Police Brutality in India

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The term Police Brutality isn’t an uncommon term for the common folks in any country. Every country has tons of cases where the police exploit the power given to them for their selfishness or sick desires. The 2020 George Floyd case of the U.S.A. yet again proved on an international level that the authority which has been made to protect the citizen can be very lethal to the very citizens if strict measures aren’t taken. This case also states that police brutality isn’t limited to one place, it’s everywhere. In India, however, police brutality is so normalized that many times when people face brutality or abuse by police, they just count it as a bad experience and never report it in order to not face any drastic consequence for it. This behavior encourages the police to keep up with their abusive behavior which leads to some heinous crimes. One cannot blame the common public for not reporting as they are powerless in front of the police and simply fear for their safety. It is the job of the government to take actions regarding the safeguard of the common people in this matter however the authorities seem to be lacking in this area of supervision.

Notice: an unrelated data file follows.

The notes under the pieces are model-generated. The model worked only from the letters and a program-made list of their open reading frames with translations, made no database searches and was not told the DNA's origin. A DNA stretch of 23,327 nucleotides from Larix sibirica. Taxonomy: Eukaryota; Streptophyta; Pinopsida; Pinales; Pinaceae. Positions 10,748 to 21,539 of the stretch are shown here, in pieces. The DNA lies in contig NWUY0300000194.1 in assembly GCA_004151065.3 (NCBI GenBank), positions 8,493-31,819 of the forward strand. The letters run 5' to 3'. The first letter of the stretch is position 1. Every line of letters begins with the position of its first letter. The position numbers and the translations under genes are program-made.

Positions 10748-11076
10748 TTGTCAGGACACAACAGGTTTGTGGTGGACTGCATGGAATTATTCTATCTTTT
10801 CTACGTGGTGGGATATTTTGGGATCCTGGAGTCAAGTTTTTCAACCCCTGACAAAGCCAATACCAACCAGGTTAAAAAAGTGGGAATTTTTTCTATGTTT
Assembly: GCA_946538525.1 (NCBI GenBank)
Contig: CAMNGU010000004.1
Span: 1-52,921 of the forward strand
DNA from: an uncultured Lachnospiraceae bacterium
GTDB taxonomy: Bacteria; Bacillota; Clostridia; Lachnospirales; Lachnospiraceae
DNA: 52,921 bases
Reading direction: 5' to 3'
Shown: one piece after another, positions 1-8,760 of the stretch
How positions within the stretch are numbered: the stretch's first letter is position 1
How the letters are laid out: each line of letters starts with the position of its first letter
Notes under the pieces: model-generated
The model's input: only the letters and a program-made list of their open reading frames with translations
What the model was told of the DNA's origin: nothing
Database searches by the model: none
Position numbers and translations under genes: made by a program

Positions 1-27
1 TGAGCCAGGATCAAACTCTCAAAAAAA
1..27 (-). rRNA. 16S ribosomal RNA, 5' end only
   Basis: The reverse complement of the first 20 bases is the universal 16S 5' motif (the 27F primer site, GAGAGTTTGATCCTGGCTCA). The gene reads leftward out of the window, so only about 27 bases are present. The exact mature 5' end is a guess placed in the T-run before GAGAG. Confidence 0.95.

Factors leading to police brutality and the ineffective of law